The downside of documentaries about films is that they usually end up being glorified marketing assets. It takes a certain kind of director to be uncompromisingly open about their process, let alone while the process is still ongoing. The exclusion of Always (1989) or Hook (1991) in the career-spanning HBO documentary Spielberg (2017) felt too selective and looked a lot like self-censoring. It’s way more interesting, for instance, to watch David Lynch, usually the master of his domain, crack down during the making of INLAND EMPIRE (2006) and exclaim: “I don’t know what the fuck I’m doing.” It shows vulnerability, which is a basic human experience, and in turn makes us empathize with a creator, regarding them as human rather than a demigod.
In 1989, Soderbergh came onto the indie-scene with a blast, winning a Palme d’Or for his provocatively titled debut sex, lies and videotape (1989). At the award ceremony, he jokingly stated: “it’s all downhill from here.” He was right. After finishing The Underneath (1994), his fourth film and third financial dud, he realized his current trajectory was becoming stagnant. He needed a gust of fresh air.
And so in 1995 he moved out of Los Angeles back to Baton Rouge, his hometown where he had shot sex, lies and videotape, and made two micro-budget films: the non-linear experimental comedy Schizopolis (1996) and, during post-production of the former, the Spalding Gray monologue film Gray’s Anatomy (1996). An uncompromising move widely regarded as the death of his career, the LA Times even named it The Funk of Steven Soderbergh.
While Schizopolis and Gray’s Anatomy were creeping out of post-production and into distribution hell (both films were simply too weird for most studios), Soderbergh was struggling with being a father in the light of a recent divorce, juggled screenwriting gigs to keep his head above water financially, and had a book contract with Faber & Faber to fulfill. They had asked him to write something, anything really, and Soderbergh did. Between March 1996 and March 1997, he kept a diary and regularly flew to the UK to interview director Richard Lester at length for what eventually would become Getting Away With It Or: The Further Adventures Of The Luckiest Bastard You Ever Saw (1999).
Richard Lester had been Soderbergh’s biggest inspiration while making Schizopolis. Lester got his start as a television director for the BBC in the 1950s, working on a variety of comedy sketch shows. While everyone was trying to figure out what this television thing exactly was, Lester had free reign to experiment with the format, which would give him a certain edge. Then he was hired to direct A Hard Day’s Night (1964) at the height of Beatle-mania, which would eventually make his career. Lester, like Soderbergh, had a great interest in the craft and loved the problem-solving side of cinema. He loved improvising, fixing something on the spot was his proverbial cocaine. And it was that aspect which triggered Soderbergh into interviewing Lester.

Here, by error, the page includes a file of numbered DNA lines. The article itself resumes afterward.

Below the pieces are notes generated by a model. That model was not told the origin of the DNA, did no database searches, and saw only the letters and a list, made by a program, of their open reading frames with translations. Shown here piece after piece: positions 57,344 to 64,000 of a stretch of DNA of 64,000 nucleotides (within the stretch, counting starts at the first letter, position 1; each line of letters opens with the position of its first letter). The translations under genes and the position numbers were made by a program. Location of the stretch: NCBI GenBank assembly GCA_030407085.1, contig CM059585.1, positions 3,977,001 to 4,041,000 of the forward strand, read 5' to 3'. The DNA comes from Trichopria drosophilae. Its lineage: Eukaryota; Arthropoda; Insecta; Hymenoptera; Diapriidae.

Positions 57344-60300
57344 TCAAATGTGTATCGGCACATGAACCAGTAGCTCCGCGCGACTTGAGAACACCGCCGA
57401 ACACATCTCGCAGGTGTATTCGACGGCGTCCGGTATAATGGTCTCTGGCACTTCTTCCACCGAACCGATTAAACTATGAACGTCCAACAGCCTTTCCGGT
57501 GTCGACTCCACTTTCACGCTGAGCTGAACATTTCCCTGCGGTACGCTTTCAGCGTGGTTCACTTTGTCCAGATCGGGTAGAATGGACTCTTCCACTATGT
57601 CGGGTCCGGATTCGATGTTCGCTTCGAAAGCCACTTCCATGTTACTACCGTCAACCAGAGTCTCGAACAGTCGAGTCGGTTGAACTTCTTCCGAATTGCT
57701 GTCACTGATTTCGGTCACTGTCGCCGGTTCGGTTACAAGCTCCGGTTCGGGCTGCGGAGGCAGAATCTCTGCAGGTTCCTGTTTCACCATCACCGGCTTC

The largest part of the book is dedicated to a seemingly unedited transcript of their taped conversations. At first, the specificity of Soderbergh’s questions and Lester’s namedropping tendencies can be a bit overwhelming, which would explain why this is a largely forgotten book. Having never seen any of Lester’s films, I started reading between the names and details, using Soderbergh’s hilariously self-deprecating diary entries as a holdover.
But at a certain point, I don’t know when exactly, the book clicked with me. Suddenly, it felt like I was hanging out with an eager up-and-comer and a retired master, observing them talk shop and crack jokes. It wasn’t exactly Truffaut and Hitchcock, but a very pleasant and insightful conversation to read. Every now and then intercut with the younger guy lamenting the rewrites on Guillermo Del Toro’s Mimic (1997), giving a little peek into the life of a professional filmmaker in his most searching hours.
Read any interview with Soderbergh and you’ll find a similar openness, albeit filtered through the journalist in question (Any of his interviews with Film Comment are highly recommended). But what makes Getting Away With It so special is transforming a conversation between fan and hero into a talk between equals, while never evading vulnerability and humanity rarely seen in behind the scenes material.
In 1996 Soderbergh had nothing to lose, and yet by the time 1997 rolled around, he gained it all back. And I, for one, am very glad Faber & Faber gave him the incentive to capture it all in a close to 300-page book which really deserves a second life as one of the most open and insightful accounts of someone’s career.